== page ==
It could have not been a better musical experience, with Janis Joplin, Crosby, Stills, Nash and Young, the Jefferson Airplane, Santana, the Grateful Dead, Joe Cocker and dozens more performing before throngs of people, some of whom used recreational drugs and went skinny-dipping in a pond to enhance the experience.
The Spates became a bigger part of that history-making weekend than most. Tracy and Jim ended up in the Woodstock documentary that coincided with the festival.
It was just a brief appearance – five seconds – but there they are, Spates said, seen in the background lying down and propped up on their elbows, as the camera follows “Wavy Gravy,” Woodstock’s announcer, dressed in a weird, floppy hat.
“No one would have noticed, but it was us,” he said. “I think the film was great. It showed what it was really like.”
By the time Saturday came, rainstorms created a muddy mess, so the couple decided that it was too much and that they should leave.
They missed Jimi Hendrix playing “The Star Spangled Banner” on electric guitar, he said.
He believes it was the beginning of diversity, an important moment in the anti-war movement, a shift in the country when it didn’t matter that you had long hair. It also showed the importance of the music that they listened to, Spates said.
“It was a symbol,” he said. “It was a very significant turning point in our history.”
A few other local Woodstock attendees admitted being there but declined to talk about their experiences. One said he didn’t want his kids to know. Another guy said it was something he did before he met his wife, so it was ancient history and not to be discussed.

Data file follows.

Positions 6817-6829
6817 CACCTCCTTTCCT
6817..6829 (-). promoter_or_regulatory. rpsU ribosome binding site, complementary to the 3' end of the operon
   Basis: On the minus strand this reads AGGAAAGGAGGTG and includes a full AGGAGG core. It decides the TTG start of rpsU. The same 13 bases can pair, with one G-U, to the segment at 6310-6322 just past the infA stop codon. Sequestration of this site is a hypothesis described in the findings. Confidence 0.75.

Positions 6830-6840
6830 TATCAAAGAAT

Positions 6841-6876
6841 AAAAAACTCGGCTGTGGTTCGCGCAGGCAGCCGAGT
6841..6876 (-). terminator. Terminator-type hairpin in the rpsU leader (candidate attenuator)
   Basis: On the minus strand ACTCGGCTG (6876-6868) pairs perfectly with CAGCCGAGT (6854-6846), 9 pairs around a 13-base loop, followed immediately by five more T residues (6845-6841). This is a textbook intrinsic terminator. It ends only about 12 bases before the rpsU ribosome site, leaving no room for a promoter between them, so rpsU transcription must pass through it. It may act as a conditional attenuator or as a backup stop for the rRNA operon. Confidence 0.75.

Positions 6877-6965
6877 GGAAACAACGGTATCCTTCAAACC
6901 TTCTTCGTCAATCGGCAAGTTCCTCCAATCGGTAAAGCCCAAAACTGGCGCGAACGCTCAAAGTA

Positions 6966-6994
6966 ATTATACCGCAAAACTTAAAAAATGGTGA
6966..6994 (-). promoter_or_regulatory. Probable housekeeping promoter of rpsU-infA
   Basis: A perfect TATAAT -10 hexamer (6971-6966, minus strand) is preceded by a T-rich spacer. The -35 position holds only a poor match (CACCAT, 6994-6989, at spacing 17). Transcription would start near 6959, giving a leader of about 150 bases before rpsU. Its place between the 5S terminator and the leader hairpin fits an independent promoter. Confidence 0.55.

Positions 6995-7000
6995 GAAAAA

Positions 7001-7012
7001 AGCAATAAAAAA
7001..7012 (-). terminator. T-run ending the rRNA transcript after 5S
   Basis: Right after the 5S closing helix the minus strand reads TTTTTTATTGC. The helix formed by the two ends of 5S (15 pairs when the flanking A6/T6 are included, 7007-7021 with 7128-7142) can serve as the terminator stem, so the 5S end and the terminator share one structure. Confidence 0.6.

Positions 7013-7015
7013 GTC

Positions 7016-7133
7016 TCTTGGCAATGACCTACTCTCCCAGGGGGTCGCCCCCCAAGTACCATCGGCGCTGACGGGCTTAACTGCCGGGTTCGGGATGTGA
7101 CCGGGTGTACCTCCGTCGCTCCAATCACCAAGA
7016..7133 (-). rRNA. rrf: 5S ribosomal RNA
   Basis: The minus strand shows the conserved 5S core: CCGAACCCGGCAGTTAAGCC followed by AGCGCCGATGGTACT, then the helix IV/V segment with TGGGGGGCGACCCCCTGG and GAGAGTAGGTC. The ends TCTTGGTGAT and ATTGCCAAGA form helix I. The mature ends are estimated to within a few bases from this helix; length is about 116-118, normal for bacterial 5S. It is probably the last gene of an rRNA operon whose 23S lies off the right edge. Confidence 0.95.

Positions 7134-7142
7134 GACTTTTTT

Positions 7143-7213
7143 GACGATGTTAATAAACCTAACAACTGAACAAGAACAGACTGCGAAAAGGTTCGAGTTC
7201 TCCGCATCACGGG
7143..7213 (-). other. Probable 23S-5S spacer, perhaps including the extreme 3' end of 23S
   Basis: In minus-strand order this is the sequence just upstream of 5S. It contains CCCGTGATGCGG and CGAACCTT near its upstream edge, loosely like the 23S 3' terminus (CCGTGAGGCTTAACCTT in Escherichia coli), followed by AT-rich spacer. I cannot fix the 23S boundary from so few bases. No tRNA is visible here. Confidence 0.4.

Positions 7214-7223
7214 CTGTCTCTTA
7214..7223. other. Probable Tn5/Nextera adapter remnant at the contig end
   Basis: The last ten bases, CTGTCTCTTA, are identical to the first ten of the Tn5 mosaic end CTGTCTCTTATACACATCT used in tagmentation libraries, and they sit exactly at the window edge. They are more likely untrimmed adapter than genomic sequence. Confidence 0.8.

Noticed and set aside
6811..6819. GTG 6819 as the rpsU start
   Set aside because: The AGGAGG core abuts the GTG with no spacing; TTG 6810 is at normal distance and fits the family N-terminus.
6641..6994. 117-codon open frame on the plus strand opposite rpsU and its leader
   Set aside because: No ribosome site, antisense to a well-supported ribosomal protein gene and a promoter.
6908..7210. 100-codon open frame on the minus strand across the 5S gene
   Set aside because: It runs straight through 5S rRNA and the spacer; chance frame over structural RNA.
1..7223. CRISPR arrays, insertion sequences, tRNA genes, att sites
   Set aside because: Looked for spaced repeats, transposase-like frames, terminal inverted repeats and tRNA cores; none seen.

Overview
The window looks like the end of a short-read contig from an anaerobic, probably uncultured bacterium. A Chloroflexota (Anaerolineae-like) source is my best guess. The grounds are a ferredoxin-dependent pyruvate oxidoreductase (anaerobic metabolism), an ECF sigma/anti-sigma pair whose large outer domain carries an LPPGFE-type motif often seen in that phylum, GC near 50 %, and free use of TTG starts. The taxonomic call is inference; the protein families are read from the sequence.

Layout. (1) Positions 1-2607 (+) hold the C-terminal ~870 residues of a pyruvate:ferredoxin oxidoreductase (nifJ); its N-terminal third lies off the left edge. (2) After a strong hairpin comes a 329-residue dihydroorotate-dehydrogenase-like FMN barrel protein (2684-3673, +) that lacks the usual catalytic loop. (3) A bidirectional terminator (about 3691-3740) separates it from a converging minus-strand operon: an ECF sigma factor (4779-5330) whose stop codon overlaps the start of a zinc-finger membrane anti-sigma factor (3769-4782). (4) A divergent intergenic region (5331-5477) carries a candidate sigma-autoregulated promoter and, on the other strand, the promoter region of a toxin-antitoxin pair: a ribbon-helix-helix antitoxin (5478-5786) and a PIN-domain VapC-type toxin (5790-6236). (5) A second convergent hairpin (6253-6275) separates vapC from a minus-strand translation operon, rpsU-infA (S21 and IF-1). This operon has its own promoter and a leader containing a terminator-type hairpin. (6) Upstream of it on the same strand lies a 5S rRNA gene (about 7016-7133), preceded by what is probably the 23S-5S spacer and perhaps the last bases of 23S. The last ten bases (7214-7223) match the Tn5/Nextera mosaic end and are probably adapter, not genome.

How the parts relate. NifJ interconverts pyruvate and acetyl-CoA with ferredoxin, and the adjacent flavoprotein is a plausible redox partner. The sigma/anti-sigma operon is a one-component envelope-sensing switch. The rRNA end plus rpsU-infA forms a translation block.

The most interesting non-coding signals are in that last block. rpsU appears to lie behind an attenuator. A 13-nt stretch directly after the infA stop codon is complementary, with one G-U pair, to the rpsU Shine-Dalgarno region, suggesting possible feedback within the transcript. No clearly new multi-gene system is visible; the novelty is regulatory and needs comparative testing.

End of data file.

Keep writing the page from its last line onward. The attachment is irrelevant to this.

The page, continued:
But retired Finger Lakes Times publisher Phil Beckley has always liked to retell the tale of the weekend he spent with 500,000 other music fans.
Beckley, a Republican who ran an unsuccessful campaign for mayor two years ago, and two friends were also among those who purchased tickets, driving the two hours from Unadilla, Otsego County, a couple of weeks before.
On that Thursday night, they were on their way on Route 17 to Woodstock when they heard that the festival had been moved to Yasgur’s farm, so they had to drive a little farther than they had thought.
“It was a lot of great music and a lot of fun,” said Beckley, now 63.
They had to park a few miles away when they finally arrived, he recalled.
They didn’t have a tent or sleeping bags but may have had a tarp to sleep on. Sitting on the hill about 500 yards away from the stage, they brought a cooler of food but left most of it in the car. They ate potato chips and other snacks because they didn’t want to hike back just to eat, he recalled.
“In those days, I didn’t need to eat that much,” he said.
Playing the band’s rock oppera, “Tommy,” The Who was his favorite act. Regrettably, Beckley and his friends left on Saturday, so he, too, didn’t get to see Hendrix.
For Beckley, Woodstock wasn’t the cultural phenomenon that it was for others of his generation.
“We went home and got back to do what we were doing,” he said.
But it’s a memory – and a story he still likes to tell, he said.